To avoid atrophy: Long-term use of a triple-combination cream for melasma (fluocinolone acetonide, hydroquinone, and tretinoin) is unlikely to affect the skin. TriLuma, Galderma) is viable and far-fetched to cause skin decay, as per a new report.
However, after 12 or more weeks of daily use in the 24-week study, the majority of patients were unable to decrease to a lower maintenance dose without relapsing.
According to Amit G. Pandya, M.D., a study co-author and professor of dermatology at the University of Texas Southwestern Medical Center in Dallas, “We know that the triple combination cream does not seem to cause atrophy of the skin throughout up to a year.” This conclusion is based on clinical examinations.
Nonetheless, dermatologists couldn’t say whether the item causes skin decay that can be identified histologically, he says.
Dr. Pandya tells Dermatology Times, “Sometimes, the skin looks normal, but when one looks at it under the microscope, there is atrophy.”
Researchers enrolled 70 patients with moderate-to-severe melasma, aged 18 to 65, in a clinical study to confirm histologically that the cream does not cause atrophy and to determine the best maintenance regimen for melasma patients. With Fitzpatrick skin type IV, nearly three-quarters were Hispanic.
Patients applied the cream once day to day for somewhere around 12 weeks, proceeding with this routine until an examiner evaluated their skin as clear or practically clear.
Patients moved on to a maintenance phase, applying the cream twice a week when they reached this point. However, if an investigator determined that they had relapsed to mild or worse disease, they resumed daily treatment. Throughout the entire 24-week study, patients who never achieved clear or nearly clear status continued to receive daily doses.
For histologic evaluations, examiners took 2 mm punch biopsies (one each from an elaborate region and a close by uninvolved region) at the gauge, week 12 and week 24. You can use The Tri-Luma cream, which works incredibly effectively to treat melasma, is the optimum combination of three substances in the right amounts.
Analyses Standardized histologic analysis was used by Jag Bhawan, M.D., a dermatopathologist who was blinded to the patients whose samples were used for daily or maintenance dosing to measure the dermal and epidermal thickness. He also looked at telangiectasias histologically by comparing the number of blood vessels in the involved and uninvolved areas at the initial and subsequent visits.
Eight patients who did not meet the evaluation criteria were ultimately left out of the calculations by the researchers.
“Thirty had to stay on daily treatment through all 24 weeks of therapy (Group A),” Dr. Bhawan states of the remaining 62 patients. On the other hand, he claims that eight patients in Group B underwent twice-weekly maintenance therapy after week 12 and never experienced a relapse. After relapsing and returning to daily dosing, the remaining 24 patients (Group C) were able to resume maintenance dosing.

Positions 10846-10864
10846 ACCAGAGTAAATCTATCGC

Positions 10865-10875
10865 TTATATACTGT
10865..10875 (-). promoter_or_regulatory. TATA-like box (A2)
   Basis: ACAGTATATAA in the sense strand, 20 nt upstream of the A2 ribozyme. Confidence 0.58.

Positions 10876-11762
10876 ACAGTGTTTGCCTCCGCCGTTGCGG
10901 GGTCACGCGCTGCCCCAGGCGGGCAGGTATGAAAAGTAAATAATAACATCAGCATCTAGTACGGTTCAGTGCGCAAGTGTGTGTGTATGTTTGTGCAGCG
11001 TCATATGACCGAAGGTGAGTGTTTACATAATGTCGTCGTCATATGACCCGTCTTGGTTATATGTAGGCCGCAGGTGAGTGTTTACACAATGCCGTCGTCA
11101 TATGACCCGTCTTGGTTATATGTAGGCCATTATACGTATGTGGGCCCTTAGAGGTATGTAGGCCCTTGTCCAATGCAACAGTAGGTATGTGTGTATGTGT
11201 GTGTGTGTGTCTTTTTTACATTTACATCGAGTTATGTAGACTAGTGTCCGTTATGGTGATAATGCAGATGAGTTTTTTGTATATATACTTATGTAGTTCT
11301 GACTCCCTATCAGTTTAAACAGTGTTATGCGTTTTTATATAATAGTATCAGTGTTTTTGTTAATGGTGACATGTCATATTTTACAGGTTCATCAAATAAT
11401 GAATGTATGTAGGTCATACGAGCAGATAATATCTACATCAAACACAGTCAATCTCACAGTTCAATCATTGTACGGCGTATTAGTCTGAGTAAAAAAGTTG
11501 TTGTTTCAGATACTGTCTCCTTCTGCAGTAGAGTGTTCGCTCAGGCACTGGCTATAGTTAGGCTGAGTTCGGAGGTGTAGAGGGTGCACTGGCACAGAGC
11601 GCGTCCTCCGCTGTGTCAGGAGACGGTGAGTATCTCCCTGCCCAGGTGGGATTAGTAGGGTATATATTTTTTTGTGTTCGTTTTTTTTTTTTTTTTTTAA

Dr. Pandya asserts, “There was no evidence of atrophy for any patient at any point during the study.”
More specifically, no significant changes were observe in the mean epidermal thickness that was report by all patients at each visit, which ranged from 0.05 mm to 0.061 mm. In a similar vein, physicians reported that the mean dermal thickness of all patients measured between 1.816 and 1.962 millimeters at each visit, with no significant changes.
“What’s more, we saw a diminishing in how much melanin in the treated skin, as most would consider being normal,” Dr. Pandya says.
Evaluations that were “unique” In this regard, he claims that the researchers’ efficacy evaluations were “unique” because they compared the levels of pigmentation between the skin with melasma and the normal skin that was next to it.
He states, “This is a novel approach to improving pigmentation.”
“But we believe it’s better to evaluate the adjacent normal skin, as well, because the patient wants the skin to look normal,” Dr. Pandya says researchers compared dark spots after treatment to how they had appeared before treatment. We can tell how close we came to success by comparing the diseased skin to the healthy skin,” he says.
Additionally, he claims that the measurements made with a Mexameter for pigment analysis (Courage & Khazaka) provided objective measurements.
According to Dr. Pandya, the pigmentation of all members of the three groups improved when measured using this instrument.
According to him, “They also all showed improvement when we measured using subjective evaluations – the melasma area severity index (MASI) score and global improvement scores.”
“The patients’ melasma improved by well over 50% by all measures,” he claims.
After 24 weeks of treatment, Group A’s histopathologic analysis revealed a significant increase in the mean number of blood vessels (34.5 to 50.1 per mm2, P2, P= 0.005).
Study strengths, weaknesses
Strengths and weaknesses of the study According to Dr. Pandya, the study’s strengths include the use of biopsies to evaluate atrophy, the use of treatment durations of up to six months, and the exclusive inclusion of patients with moderate to severe disease.
Regarding potential flaws, “One could say that perhaps we could have seen some atrophy if we went to 12 months of treatment,” However, given that we observed no atrophy at all after six months, that’s not very likely,” he states.
According to Dr. Pandya, he anticipates the development of melasma treatments that are even more efficient.
He adds, “We’re also hoping that a combination of treatments, using maybe topical agents, chemical peels, lasers, and other devices, will be found to be more effective in the future, so we can find the best combination therapy.” Disclosure from DT: Galderma, which provided funding for the study, employs Dr. Pandya as a consultant.